Prevailing modern wisdom suggests the best way to cook is by taking the highest-quality seasonal ingredients and doing as little as possible to them. Which is fine, admirable, whatever, but I would go one further and propose that the best thing to do with these seasonal ingredients is to fry them. How better to show your respect to anything than by dousing it in hot fat? Especially if, like the Spanish inquisition, the frying is unexpected! We’ve all heated up a tomato. Have you ever tasted fried mint?
We’re blessed with several containers of glowing-ripe tomatoes from the garden, which magically refill as soon as they’re emptied, and I kept thinking about these tomatoes with fried mint, about how the leaves would go crisp and crunchy and the oil they’d sizzled in would become infused with their heady scent. It’s very possible, highly likely in fact, that I read about fried mint somewhere and internalised the idea – but it appeared in my head out of nowhere, compellingly, and I had a feeling it would be spectacular. That feeling was confirmed. I hesitated before including this recipe on here – I say recipe, it’s more of a vaguely-realised suggestion, a bullet point in the notes app of your phone at best, but it tasted incredible and it’s been forever since I’ve posted savoury, and as the late, sorely missed Anthony Bourdain said in Kitchen Confidential, “Good food is very often, even most often, simple food.” (For some reason I always misremember that book as being called Secrets and Knives, in fact, I was convinced one of his publications had that title; if there’s a doctor in the house I’d love to know if “constantly getting kneecapped by the Mandela effect” is something I can get a pill for.)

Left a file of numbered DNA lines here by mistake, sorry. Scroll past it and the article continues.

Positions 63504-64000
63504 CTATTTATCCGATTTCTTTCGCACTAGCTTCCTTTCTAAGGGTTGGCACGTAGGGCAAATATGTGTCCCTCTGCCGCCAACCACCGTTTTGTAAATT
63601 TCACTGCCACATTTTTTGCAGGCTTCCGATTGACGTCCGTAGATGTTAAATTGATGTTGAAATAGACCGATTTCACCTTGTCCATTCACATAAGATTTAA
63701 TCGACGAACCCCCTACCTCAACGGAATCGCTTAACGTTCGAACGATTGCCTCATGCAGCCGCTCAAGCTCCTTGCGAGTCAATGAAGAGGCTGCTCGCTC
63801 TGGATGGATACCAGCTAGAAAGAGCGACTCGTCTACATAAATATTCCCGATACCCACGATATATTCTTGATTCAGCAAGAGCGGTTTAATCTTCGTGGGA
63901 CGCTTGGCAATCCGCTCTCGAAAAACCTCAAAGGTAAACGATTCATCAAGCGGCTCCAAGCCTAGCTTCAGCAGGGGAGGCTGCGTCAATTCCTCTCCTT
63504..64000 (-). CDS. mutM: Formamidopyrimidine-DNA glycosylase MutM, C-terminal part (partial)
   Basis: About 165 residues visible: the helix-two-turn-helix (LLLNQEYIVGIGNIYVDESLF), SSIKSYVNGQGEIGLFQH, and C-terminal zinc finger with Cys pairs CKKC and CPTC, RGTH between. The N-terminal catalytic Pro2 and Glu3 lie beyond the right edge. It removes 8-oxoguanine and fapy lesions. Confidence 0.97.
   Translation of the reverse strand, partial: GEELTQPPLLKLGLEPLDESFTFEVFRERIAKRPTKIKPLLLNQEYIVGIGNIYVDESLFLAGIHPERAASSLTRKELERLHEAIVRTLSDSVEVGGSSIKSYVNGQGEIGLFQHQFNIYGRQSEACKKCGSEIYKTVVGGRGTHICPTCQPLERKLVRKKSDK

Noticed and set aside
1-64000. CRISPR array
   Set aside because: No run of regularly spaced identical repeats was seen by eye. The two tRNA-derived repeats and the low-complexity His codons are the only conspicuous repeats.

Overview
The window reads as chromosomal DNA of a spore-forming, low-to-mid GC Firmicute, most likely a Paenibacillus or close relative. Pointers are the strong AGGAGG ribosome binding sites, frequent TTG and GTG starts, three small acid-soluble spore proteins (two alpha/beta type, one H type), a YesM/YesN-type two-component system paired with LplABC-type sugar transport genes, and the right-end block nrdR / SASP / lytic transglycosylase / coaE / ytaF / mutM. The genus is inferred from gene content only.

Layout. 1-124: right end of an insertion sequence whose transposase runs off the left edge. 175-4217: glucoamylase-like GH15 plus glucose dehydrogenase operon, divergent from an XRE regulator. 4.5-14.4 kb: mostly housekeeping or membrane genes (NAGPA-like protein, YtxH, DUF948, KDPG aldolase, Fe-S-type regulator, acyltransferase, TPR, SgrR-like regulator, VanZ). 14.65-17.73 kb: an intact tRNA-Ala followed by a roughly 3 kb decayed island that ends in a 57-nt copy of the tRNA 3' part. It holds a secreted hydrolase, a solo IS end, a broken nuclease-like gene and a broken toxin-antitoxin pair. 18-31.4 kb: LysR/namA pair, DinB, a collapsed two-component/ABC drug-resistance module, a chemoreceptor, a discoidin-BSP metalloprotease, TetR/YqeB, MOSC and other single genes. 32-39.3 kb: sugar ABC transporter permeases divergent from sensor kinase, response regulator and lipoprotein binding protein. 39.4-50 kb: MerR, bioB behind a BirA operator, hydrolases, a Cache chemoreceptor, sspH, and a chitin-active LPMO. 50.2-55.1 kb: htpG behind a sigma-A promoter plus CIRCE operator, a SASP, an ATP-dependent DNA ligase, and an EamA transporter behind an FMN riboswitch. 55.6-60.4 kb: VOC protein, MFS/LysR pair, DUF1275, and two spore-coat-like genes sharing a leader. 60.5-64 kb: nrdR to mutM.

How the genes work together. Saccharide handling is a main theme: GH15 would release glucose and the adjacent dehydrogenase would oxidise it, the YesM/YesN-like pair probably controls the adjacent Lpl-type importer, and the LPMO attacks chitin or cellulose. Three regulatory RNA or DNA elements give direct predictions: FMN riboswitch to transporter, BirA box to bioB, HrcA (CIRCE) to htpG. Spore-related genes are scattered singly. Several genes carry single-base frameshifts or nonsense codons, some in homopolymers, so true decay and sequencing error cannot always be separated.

With a recipe so simple as to be almost nonexistent you need good tomatoes, sweet and pendulous, the kind to make your eyes fly open as you bite into them, perhaps followed by an exclamation of “hell’s bells!” I wouldn’t really recommend making this in the shrivelled dead of winter, but right now is that hemispheric sweet spot where we in New Zealand have the last glorious crops of tomatoes coming through while countries up north are starting to post “hot girl summer” captions thus implying tomatoes are moving back into season.